spk19: It sounds like the pipeline is pretty strong. Just on the heavy side, is there any risk from the tightened credit conditions on heavy projects being delayed?
spk17: You know, it's hard to imagine on the heavy side that's going to be an issue. It's interesting to me. Keep in mind about 55% of non-RES is heavy, about 45% of it's light. If we're looking at what we're seeing on heavy, we're seeing energy sector volumes up pretty notably. LNG is up over 300%. Renewables are up 82%. Wind energy, we saw 300 permits pulled in Iowa for 2024. So again, if we're looking at these types of projects that I don't think tend to be uniquely finance driven, I think we're in a pretty good place on that. I did call it out relative to certain portions of light that we think might slow down in the second half of the year. And frankly, it's been a little bit better so far than we would have thought. That probably helps bridge to a degree what you're seeing relative to the overall goodness in the volumes in Q1.
spk19: All right. Thank you. Great quarter.
spk17: Thank you, Rohit.
spk08: Please stand by for the next question. The next question comes from Adrian Herter with JP Morgan. Your line is open.
spk01: Hi, Warren and Jim. Thank you for taking my question. Given what we're seeing on cost inflation for aggregates running around mid to high single digits, and given what we have seen on pricing and even not including a second price increase, would you agree that gross profit per ton seems to be heading to north of $7 for this year?
spk17: Yeah, I'll certainly tell you gross profit per ton has a very nice track record to it. I know if you go to the supplemental slides and you take a look at slide five, it gives you a good sense of what that CAGR looks like over a three-year, five-year, and a 10-year period. And frankly, my sense is that's going to look better in the future than it's looked in the past. So look, you've seen where it's come from. FY 2013, when it was just modestly over $2 a ton, to what we're looking at relative to expectations this year north of $6. I think our ability to grow that metric is, frankly, better than others. I think that's what you're likely to see from us. That's something that we're highly focused on. And, look, I see where you're going with it. I'm not necessarily in a position to debate it with you. I think it's just a matter of what the timeframe is going to look like, Adrian.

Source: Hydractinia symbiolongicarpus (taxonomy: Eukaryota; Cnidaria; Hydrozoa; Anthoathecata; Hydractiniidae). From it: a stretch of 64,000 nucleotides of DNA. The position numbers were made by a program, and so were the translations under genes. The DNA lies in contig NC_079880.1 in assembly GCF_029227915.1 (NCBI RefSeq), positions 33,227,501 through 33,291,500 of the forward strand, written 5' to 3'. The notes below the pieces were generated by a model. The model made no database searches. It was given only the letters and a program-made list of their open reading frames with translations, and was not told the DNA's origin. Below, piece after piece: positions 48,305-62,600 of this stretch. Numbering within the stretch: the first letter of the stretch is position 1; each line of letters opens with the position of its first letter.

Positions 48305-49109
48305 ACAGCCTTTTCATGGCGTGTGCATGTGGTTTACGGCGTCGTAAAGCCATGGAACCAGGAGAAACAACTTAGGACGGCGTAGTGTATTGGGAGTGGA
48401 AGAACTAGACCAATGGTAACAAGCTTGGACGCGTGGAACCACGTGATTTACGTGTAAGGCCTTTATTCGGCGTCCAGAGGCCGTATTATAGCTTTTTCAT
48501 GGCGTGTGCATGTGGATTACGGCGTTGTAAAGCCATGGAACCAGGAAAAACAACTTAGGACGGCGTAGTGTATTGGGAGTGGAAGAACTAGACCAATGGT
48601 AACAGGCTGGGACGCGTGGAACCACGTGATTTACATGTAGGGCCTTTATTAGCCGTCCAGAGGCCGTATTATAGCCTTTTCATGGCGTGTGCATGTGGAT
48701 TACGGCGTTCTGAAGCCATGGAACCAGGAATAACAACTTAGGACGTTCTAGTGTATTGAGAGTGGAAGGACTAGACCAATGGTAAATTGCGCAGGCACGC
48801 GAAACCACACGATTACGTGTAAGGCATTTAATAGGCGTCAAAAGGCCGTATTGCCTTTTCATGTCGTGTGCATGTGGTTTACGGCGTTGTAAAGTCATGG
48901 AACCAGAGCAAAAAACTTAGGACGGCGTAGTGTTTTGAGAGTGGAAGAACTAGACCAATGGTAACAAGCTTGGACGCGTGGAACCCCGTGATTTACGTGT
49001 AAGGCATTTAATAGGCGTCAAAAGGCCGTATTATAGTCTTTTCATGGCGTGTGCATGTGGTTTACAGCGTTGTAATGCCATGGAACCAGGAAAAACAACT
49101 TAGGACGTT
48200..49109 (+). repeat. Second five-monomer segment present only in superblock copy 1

spk01: I understand.
spk17: Thank you, Ward. Appreciate it. Thank you so much.
spk08: Please stand by for the next question. The next question comes from Dylan, coming with Morgan Stanley. Your line is open.
spk04: Great. Good morning. Thanks for the question. I'm sorry to fix it on pricing again, but, you know, I think, Ward, you mentioned in your prepared remarks that some of your confidence in the mid-year price increase was tied to the fact that oil had inflated pretty significantly post-OPEC cut. And, you know, again, unfair probably is given the volatility. But if you look at spot crude pricing today, it's closer back to that point where it was in March. I think about, you know, freight rates, I think, are also down pretty significantly year over year. When you take those two kind of cost items, are you still, I guess, confident in your ability to get those major price increases given the kind of contemplated cost inflation there, or do you feel like it's not as much tied to what you've seen more recently?
spk17: Yeah. I am confident we're going to see the mid-year price increases. Now, let me be clear. I'm not saying we're going to get them in every market and at every place, but I think we're going to see them more widely than we thought back in February. I think they're going to be bigger than we thought in February. And I think you're right. I mean, there's some components of energy that aren't moving with the same aggressiveness that we saw last year. At the same time, as I indicated before, if we're looking at our supplies, up nearly 13%. If we're looking at repairs in some places, up 21%. 5%-ish, those are the types of inflation numbers that we're having to make sure that we can navigate in our business. And for us to do that, we're going to have to make sure we're getting some help on the top line as well. And again, I think, Dylan, it's so important to remember, as we said before, we're a very low percentage of the overall cost of construction. We're 10% of the cost of building a road, 2% of the cost of building a home, and somewhere between those two percentages on our non-res projects. So as a practical matter, we think this is going to be very durable. And again, despite the fact that if we look at today's extraction rates, on average, we probably have 70 years of reserves in Martin Marriott operations. Again, good planning should not put us in a point that we're going to be, that we'll be punitive to ourselves on what we'll do commercially. So again, we've got great resilience around that. We'll talk more about that and the specifics at our call after Q2. Very clear. Thank you.